The road to health care reform hasn't exactly been easy. After waiting nearly a century, Americans had to (1) wait for a Democratic president and a large Democratic congressional majority; (2) overcome a Supreme Court challenge; and (3) re-elect that Democratic president.
As of this week, the pieces are in place for the law's prolonged security, and as of yesterday, the nation's leading Republican conceded he's effectively giving up trying to destroy the Affordable Care Act.
Republicans' efforts to undo President Barack Obama's health care reform law appear to have come to an end, as House Speaker John Boehner described it Thursday as the "law of the land."
In an interview with ABC News, the nation's top elected Republican seemed to indicate that Congress wouldn't engage in the type of repeated repeal votes the way it had in the past two years.
Keep in mind, as recently as July, congressional Republicans had voted 32 times over the last two years to kill "Obamacare," as if only 31 floor votes may have left unanswered questions about the GOP's intentions.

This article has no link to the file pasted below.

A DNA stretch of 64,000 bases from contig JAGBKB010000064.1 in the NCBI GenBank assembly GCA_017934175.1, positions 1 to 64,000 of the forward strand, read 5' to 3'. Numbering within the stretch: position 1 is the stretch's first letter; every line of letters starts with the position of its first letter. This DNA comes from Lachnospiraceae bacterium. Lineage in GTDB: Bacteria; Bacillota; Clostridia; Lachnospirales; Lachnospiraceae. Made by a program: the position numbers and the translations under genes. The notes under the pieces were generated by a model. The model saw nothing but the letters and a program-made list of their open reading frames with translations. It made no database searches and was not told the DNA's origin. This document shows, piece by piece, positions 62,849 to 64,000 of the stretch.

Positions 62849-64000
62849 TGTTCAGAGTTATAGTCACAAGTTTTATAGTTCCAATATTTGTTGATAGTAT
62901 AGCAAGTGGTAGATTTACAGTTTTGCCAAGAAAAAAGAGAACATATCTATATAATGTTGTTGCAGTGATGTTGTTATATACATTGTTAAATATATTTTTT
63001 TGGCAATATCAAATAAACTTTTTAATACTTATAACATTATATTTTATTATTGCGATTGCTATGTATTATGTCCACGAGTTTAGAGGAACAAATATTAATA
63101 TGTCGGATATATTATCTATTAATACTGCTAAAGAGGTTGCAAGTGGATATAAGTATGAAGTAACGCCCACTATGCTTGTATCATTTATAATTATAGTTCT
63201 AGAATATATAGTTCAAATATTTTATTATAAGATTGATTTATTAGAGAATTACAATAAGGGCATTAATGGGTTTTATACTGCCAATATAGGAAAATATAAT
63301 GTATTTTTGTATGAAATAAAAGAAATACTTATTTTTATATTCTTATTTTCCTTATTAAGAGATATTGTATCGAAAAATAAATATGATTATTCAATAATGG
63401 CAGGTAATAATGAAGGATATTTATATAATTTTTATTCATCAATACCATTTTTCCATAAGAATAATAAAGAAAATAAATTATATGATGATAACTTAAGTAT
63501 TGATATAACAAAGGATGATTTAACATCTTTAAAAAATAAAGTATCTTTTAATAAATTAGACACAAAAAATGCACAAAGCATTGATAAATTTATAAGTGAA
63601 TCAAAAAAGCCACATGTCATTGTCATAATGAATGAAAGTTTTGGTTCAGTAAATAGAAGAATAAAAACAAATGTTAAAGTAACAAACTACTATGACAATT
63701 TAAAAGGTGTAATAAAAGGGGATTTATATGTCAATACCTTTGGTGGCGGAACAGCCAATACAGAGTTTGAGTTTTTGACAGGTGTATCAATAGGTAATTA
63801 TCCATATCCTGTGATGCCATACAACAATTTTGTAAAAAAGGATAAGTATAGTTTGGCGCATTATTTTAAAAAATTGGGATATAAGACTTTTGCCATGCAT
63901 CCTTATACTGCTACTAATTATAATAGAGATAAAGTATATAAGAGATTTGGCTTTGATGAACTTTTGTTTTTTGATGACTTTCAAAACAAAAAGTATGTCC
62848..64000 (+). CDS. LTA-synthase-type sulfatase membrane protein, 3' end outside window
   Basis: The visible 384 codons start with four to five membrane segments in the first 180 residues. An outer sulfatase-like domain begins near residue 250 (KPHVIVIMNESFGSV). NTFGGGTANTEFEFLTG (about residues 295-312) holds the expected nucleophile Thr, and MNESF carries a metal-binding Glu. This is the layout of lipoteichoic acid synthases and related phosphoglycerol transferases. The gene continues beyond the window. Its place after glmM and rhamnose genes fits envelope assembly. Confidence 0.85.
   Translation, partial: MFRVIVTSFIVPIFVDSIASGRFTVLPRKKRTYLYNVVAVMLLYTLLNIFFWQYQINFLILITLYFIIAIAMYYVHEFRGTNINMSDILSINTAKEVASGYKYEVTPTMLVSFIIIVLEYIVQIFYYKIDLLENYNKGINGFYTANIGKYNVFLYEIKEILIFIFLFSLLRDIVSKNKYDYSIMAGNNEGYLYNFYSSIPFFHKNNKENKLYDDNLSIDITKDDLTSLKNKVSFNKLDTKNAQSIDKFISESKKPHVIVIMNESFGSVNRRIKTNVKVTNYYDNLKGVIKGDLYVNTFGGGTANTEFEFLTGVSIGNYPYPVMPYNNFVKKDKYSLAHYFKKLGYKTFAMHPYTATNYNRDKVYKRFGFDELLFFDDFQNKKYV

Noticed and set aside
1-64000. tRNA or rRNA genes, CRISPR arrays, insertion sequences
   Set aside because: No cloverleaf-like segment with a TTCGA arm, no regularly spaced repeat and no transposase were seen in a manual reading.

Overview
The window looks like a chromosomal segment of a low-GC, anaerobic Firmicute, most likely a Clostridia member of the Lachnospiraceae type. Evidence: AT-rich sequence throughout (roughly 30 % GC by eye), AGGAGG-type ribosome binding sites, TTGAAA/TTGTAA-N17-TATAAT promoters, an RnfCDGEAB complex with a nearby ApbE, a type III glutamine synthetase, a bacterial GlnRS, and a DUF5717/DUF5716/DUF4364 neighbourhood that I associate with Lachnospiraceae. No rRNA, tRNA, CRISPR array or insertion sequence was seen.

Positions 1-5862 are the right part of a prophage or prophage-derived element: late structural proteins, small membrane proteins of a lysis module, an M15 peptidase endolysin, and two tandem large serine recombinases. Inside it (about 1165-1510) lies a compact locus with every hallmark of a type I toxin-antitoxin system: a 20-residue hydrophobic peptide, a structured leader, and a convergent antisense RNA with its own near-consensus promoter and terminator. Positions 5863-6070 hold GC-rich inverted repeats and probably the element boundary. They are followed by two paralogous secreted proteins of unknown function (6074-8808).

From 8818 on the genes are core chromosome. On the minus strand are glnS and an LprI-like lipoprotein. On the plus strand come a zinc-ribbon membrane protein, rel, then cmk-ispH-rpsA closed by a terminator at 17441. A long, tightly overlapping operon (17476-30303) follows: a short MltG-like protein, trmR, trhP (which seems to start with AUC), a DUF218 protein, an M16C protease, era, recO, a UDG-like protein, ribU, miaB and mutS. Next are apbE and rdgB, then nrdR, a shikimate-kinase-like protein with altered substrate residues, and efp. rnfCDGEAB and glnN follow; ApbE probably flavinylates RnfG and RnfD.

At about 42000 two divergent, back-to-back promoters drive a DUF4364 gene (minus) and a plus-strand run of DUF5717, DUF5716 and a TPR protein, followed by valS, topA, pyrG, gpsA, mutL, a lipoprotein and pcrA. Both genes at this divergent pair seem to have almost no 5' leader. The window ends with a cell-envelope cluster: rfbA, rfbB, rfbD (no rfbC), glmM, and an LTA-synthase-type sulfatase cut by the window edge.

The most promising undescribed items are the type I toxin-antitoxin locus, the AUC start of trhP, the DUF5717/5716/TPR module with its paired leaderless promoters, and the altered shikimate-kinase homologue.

But according to the Speaker of the House, there apparently won't be a 33rd time. Boehner told ABC's Diane Sawyer that the election "changes" his party's plans. "It's pretty clear that the president was re-elected," he said. "Obamacare is the law of the land."
Soon after, the Speaker said on Twitter that the Republican "goal" remains "full repeal" of the law, but it seems clear that this rhetoric is only intended to make the GOP base feel better. Boehner can have any "goals" he likes, but if he doesn't intend to actually waste time pursuing pointless ambitions, these aspirations are irrelevant.
What's more, once the full law is implemented in 2014, it will be all but impossible to roll back its protections and benefits going forward. The Affordable Care Act will take root and join other pillars of modern civil society as basic parts of American public life.
There are some meaningful implementation issues to consider -- and we'll talk more about that a little later today -- but for now, Boehner's comments are a striking reminder that "Obamacare" is here to stay.